As Lockdown Carries On, DU Colleges’ Staff Bear The Brunt

The lockdown imposed to control the spread of COVID-19 has impacted the livelihoods of several people, including the staff that works in our colleges.

“I’ve been sitting at home for months and so has my family, we have no idea what to do” says Savitri Ji, when asked about how this period of Lockdown has treated her. Before the lockdown, she used to work as a security guard at Hansraj College in the University of Delhi, a position she says has been “put on hold” but means that it’s as good as being fired.

The Government of India put the entire country under a severe lockdown back in March, in an attempt to curtail the spread of the Coronavirus. Unfortunately, this lockdown, while being somewhat successful in slowing down the spread of the virus (debatable), created a situation where anything deemed non-essential was shut down. This shutting down led to a situation where people were unable to go for jobs and employers were unable to pay, and a lot of people, especially those from lower-income groups, suffered greatly.

Savitri Ji, like countless others, is someone whose income has been affected significantly due to the lockdown, to the point where there is uncertainty about where they’ll even get their meals from.

“We work on a contract, we were just told that we won’t be paid anything and we shouldn’t come on duty. What little I get is from a pension, but it has become increasingly hard to function with that limited amount also,”

Savitri Ji says.

“We used to work for eight hours daily in the heat. Others from the college are Government employees, they’re being taken care of, but what about us? We’re not asking to be paid in entirety, but if we’re on hold, as they say, we should be given at least something to get by?”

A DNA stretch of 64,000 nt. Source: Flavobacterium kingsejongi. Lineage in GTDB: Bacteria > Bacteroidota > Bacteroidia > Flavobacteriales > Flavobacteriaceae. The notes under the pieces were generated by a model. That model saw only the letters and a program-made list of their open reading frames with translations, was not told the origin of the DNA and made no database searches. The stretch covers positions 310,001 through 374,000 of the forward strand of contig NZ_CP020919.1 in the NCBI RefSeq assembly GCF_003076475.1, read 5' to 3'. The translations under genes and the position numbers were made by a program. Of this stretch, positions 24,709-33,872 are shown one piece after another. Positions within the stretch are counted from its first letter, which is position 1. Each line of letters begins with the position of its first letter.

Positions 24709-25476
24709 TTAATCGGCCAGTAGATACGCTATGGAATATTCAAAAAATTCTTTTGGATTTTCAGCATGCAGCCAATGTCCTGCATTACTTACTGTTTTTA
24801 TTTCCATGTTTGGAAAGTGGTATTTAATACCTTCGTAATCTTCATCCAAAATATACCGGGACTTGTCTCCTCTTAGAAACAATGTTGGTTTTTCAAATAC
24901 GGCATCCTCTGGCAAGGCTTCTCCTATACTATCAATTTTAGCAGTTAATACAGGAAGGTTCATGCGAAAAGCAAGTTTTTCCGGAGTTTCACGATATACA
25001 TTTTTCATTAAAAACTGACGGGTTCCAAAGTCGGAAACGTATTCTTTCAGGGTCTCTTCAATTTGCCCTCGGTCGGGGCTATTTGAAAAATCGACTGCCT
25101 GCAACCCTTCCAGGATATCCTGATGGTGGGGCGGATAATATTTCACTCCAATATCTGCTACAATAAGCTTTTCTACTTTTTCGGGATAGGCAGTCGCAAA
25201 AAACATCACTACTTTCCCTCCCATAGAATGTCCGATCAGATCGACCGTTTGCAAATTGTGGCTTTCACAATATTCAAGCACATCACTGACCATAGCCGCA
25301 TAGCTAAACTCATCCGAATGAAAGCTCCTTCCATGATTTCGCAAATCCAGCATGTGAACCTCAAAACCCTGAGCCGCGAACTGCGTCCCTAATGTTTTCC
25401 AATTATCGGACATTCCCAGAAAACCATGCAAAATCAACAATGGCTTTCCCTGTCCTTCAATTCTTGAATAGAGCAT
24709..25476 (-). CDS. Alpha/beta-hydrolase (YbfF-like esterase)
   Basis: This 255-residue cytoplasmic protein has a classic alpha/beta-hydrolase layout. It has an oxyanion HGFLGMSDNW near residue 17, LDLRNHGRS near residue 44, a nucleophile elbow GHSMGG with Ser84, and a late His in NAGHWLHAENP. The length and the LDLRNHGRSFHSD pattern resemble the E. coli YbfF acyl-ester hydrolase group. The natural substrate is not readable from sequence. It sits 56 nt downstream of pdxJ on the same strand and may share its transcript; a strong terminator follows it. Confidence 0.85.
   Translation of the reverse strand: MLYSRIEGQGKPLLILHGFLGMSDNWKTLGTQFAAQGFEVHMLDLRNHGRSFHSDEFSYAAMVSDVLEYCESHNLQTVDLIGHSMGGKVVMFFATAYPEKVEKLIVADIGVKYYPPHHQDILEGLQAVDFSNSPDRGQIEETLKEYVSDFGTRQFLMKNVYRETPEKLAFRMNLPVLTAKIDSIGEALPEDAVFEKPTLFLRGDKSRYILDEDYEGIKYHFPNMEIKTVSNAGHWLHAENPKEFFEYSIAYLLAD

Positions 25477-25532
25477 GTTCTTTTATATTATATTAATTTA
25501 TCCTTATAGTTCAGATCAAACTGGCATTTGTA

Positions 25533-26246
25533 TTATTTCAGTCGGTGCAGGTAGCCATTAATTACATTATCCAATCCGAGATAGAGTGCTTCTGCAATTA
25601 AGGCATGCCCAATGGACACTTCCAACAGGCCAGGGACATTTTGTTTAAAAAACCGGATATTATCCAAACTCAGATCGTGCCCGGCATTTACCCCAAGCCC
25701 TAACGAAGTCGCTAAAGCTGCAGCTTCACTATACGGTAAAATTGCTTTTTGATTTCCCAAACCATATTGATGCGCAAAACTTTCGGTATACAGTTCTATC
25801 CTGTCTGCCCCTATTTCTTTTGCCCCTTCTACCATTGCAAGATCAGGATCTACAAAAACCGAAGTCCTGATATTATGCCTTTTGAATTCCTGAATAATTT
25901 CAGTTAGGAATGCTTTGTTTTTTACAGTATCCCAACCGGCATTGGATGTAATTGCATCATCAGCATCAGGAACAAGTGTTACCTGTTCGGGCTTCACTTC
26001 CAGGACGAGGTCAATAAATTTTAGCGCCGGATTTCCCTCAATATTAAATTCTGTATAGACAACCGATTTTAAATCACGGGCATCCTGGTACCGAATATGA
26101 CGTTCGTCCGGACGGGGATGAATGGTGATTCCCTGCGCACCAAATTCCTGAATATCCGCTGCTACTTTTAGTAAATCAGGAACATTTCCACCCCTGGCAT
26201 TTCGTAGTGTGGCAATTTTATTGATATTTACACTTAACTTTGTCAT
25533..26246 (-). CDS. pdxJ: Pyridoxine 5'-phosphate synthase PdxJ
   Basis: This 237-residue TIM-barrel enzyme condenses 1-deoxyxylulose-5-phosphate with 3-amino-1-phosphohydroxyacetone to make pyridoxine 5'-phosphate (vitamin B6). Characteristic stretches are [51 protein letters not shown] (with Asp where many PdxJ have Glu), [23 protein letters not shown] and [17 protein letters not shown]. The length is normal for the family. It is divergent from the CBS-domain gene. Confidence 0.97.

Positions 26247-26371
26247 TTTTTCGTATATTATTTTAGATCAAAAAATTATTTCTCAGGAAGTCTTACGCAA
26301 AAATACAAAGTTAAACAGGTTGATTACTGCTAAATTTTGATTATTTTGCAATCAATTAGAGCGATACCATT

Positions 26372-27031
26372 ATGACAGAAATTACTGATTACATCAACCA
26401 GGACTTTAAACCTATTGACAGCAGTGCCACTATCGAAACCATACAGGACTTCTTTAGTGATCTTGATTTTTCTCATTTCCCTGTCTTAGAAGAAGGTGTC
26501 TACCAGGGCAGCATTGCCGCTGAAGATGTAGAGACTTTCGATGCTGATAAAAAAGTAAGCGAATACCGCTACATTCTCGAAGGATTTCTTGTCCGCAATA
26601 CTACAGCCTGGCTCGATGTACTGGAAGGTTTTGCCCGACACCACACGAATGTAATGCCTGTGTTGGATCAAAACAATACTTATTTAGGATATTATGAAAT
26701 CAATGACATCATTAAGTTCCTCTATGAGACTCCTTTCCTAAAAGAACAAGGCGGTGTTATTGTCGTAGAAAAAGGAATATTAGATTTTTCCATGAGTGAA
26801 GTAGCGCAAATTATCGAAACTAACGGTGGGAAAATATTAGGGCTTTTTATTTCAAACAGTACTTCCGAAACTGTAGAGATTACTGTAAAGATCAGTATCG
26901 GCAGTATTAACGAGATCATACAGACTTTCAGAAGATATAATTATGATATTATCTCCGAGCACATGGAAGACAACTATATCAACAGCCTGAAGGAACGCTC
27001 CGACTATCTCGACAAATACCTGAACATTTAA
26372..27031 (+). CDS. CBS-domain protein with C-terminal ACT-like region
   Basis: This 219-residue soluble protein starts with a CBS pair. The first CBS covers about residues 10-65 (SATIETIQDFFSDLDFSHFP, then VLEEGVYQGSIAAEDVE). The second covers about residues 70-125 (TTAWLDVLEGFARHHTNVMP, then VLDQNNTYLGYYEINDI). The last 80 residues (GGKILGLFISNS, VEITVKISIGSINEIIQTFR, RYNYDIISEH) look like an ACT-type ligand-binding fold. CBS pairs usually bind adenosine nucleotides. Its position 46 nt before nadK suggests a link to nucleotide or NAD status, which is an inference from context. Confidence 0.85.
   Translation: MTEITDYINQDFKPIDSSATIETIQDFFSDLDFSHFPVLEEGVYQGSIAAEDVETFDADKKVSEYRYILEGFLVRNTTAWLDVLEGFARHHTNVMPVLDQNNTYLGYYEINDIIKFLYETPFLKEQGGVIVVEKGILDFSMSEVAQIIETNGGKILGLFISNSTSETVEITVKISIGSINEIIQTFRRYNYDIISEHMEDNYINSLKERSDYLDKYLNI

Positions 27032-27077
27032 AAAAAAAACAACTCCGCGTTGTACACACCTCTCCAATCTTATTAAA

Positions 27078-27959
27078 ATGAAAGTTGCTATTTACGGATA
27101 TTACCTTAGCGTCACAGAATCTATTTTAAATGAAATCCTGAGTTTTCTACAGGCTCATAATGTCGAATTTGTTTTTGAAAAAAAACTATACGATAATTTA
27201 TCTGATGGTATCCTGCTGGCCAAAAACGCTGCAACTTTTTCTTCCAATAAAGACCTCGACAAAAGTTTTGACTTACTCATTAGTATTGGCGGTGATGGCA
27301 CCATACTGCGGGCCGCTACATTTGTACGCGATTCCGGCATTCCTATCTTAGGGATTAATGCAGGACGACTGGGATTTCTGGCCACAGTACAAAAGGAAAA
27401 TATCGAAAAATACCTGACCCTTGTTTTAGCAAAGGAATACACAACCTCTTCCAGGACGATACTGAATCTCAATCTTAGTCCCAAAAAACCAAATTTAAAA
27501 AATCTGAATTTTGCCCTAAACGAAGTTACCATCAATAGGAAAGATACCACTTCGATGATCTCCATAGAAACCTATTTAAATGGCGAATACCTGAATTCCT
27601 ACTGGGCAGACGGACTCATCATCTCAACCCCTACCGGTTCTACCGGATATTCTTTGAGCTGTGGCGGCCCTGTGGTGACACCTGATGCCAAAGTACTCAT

she adds.

Mishra Ji, a server at the Hansraj College Cafetaria, says “I came to my village for the Holi break, I’m glad I did. The situation’s significantly better here, and thankfully, I have been able to get by.” On being asked if he had received any sort of assistance or guidance from college, he says “Since I haven’t gone on duty also, I don’t think there will be any payment. For now, I will continue to be here, I will see how everything works out when I go back.” He reiterates that he does not expect financial assistance for now since he has not gone for duty and is doing fine, but will see how things work out when he goes back to Delhi.

These incidents are not just isolated incidents of people’s struggles, they bring up some very important questions. Firstly, while the small scale private sector’s inability to pay it’s employees is understandable, why is it that employees from educational institutions and those owned by the Government are unable to receive even a basic amount to help them get by? Is it not important for these institutions to look after their employees, especially those who are the most vulnerable at the moment? How helpful are the Government’s cash and food availability schemes?

Featured Image Credits: Irfan Bhaiya’s image by Ramakrishnan, SRCC, DU

Khush Vardhan Dembla


To read the Hindi translation of this piece, click here.